differences and p values for each combination). Specific species difference in pollen load for pollen richness, none of the combinations between species proved significant (One way ANOV A p = 0.5825 Ad/Ag, 0.4227 Ad/Xa, and 0.1579 Ag/Xa). Specific species difference in morpology Two of three combinations for weight proved significantly different (One way ANOVA p = 0.0170 Ad/Ag, p = 0.0363 Ad/Xa, p = 0.6234 Ag/Xa). Proboscis lengths were also significantly different in two of three species combinations, although different pairs than the previous category (One way ANOVA p = 0.3497 Ad/Ag, p < 0.0001 Ad/Xa, p < 0.0001 Ag/Xa). All three pairs were significantly different for forewing area (One way ANOVA p = 0.0004 Ad/Ag, p = 0.0239 Ad/Xa, p < 0.0001 Ag/Xa). Pollen morphospecies trends Morphospecies A was abundant on 30% of moths, and furthermore on those with proboscises from 1.5 to 4.6 cm in length. Inga (Morphospecies F ) was found on 12 specimens. These are similar trends to those found by Coop (1993), seeing Inga pollen on 77% of his sample. DISCUSSION Body size relationships and difference in pollen richness I examined pollen richness (how many different species of pollen are present) data from hawkmoth proboscises in hopes of determining that morphological characteristics influence their dietary preferences hypothesizing that a longer proboscis size would correlate with a wider diet of flower types, but the null would prove the opposite. Although the relationship between proboscis length and pollen species richness was not statistically significant (Multiple Regression p = 0.9049), I found other trends that may be useful in determining how sphingids form their dietary niches. I did not find a correlation between any of the other independent variables when they were plotted against pollen richness. That is, neither body size nor proboscis and wing length affect the amount of pollen found on an individual. It could reflect general flower use, low variability in corolla length, young moths, or early collection. Figures one through four show these trends (mostly flat lines from which data points stray wildly). Thus, the pollen on the probos cises of the sphingids I collected appears to be randomly distributed between the longer and shorter proboscis individuals. Haber and Frankie (1989) had similar results, noting a lack of specificity between hawkmoths and flowers based upon tongue length an d corolla tube length. They go on to say that longer corolla flowers were visited by longer proboscis moths, although moths of all sizes visited flowers with short corollas. My study did not identify pollen collected on proboscises to species, so I am unab le to determine which corolla lengths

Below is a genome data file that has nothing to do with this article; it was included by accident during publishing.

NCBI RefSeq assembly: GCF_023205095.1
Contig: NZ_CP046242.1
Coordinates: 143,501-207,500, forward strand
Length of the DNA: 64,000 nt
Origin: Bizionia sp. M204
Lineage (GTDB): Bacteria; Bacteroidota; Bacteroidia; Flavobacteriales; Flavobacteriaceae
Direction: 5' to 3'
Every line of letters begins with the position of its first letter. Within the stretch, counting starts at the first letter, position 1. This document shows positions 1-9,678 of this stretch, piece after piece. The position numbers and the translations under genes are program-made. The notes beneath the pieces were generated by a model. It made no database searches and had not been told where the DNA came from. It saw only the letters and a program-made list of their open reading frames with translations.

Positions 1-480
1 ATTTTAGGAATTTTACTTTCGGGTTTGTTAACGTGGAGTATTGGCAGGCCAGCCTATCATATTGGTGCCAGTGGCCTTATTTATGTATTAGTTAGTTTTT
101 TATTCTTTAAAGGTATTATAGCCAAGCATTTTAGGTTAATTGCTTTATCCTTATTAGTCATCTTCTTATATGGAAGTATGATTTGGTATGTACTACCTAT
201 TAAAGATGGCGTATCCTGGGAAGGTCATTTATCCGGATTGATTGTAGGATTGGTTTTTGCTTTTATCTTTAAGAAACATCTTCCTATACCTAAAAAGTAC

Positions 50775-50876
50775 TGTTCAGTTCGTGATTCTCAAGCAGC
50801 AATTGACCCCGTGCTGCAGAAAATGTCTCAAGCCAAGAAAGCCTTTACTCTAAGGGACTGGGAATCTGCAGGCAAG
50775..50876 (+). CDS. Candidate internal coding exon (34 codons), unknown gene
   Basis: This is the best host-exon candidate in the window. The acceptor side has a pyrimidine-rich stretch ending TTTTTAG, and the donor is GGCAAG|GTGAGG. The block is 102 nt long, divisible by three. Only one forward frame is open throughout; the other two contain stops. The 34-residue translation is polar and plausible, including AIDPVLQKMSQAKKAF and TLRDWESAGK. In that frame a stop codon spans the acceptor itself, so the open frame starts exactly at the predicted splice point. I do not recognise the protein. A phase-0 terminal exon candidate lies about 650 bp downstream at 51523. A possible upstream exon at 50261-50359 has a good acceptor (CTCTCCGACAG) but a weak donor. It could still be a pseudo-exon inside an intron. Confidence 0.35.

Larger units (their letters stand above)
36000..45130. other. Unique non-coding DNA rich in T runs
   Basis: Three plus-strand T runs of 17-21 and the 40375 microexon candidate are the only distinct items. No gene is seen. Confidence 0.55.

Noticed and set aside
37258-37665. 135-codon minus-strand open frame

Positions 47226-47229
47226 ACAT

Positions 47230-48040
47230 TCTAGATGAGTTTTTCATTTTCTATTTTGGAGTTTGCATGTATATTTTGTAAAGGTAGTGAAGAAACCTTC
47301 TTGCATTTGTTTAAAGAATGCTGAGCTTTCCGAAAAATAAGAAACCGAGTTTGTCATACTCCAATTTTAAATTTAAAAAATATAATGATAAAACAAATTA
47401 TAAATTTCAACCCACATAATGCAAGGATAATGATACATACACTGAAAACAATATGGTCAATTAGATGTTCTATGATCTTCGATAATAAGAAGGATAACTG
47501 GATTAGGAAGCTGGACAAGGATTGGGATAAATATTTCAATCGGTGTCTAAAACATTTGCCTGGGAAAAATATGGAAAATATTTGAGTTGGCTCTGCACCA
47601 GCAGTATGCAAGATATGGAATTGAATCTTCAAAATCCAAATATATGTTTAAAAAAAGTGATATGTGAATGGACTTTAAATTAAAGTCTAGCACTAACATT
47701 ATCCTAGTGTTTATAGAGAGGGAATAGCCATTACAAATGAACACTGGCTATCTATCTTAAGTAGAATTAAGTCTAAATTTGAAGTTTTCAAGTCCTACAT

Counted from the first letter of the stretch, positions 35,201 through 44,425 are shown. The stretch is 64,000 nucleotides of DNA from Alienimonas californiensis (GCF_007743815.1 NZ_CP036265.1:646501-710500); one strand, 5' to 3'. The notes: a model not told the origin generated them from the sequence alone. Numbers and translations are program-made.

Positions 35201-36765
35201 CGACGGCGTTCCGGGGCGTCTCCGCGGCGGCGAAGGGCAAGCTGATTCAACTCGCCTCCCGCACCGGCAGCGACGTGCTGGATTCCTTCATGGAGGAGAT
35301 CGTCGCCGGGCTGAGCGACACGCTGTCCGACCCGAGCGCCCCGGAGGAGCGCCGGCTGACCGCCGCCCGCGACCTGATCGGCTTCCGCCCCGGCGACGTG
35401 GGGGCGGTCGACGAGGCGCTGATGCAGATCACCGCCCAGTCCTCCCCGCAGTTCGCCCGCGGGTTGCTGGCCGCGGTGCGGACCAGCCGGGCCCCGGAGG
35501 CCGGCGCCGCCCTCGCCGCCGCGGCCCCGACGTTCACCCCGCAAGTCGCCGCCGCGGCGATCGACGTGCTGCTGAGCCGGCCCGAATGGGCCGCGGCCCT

coincide to the pollen that I found. It seems to me from the random distribution of pollen among samples that the sphingids seem to be feeding indiscriminately on whatever flowers are blooming at the time and place whe re this study is taking place. General trends of pollen richness Morphospecies A was found on 30% sampled moths. Furthermore, it was found on proboscises ranging from 1.5 to 4.6 cm long, so I can effectively assume that it is a shorter tubed flower since both and short and long proboscis moths were visiting. I also found Inga polyads on 1/5 of the sample population. Inga's bottlebrush flower shape allows moths of many proboscis sizes to reach i ts nectar, and it fits the description of a Sphingid pollinated flower due to its bru sh shape, white color, and pleasantly sweet smell (Haber and Frankie 1989). Coop (1993) found that 77% of moths he sampled in Monteverde at this time of year (mid/late Nov ember) contained the polyads of this plant. He determined that seasonal abundance plays a larger role than morphology in determining sphingid's diets. These data are supported by Haber and Frankie's 1989 study, which found that sphingid abundance is closel y correlated with seasonality. Numbers spike at the onset of the wet season and decline through the dry season, probably as a result of lack of vegetation to support larvae and lack of blooming flowers in the dry season (Haber and Frankie 1989). The high n umber of individuals that I found with a common pollen species but different proboscis lengths seems to support this data, as well. Differences in body size and proboscis length I found a significant difference in two important morphological feeding featur es: proboscis length an d forewing area (Figure 5). The significance of these two features deals with the process of traplining, since a moth with more forewing area may have to carry a larger load. To support the load, they may need nectar from flowers which yield higher rewards, which in hummingbirds are known to be those that require more specialization to access (Feinsinger 1983). If similar trends hold true with sphingids, it is possible that those with longer proboscis size (which correlates with wing size) are more specialized in their feeding habits, the opposite of my original thoughts. However, seasonal abundance of flowers may not allow high rewards to be consistently present, so feeding on non rich flowers while traplin ing may be advantageous. So body size relationships found in other sphingid communities are the same for the 11 species found in Monteverde. Therefore, cloud forests are following similar patterns as other forest types. Longer tongues generally relate to l onger winged, heavier moths. Such moths are capable of longer distance flight, but with higher metabolic costs. Species difference in pollen load I found no significant difference between hawkmoth species in terms of the number of pollen morphospecies they contained (Figure 6). Within this category, none of the case study species, Adhemarius dariensis, Adhemarius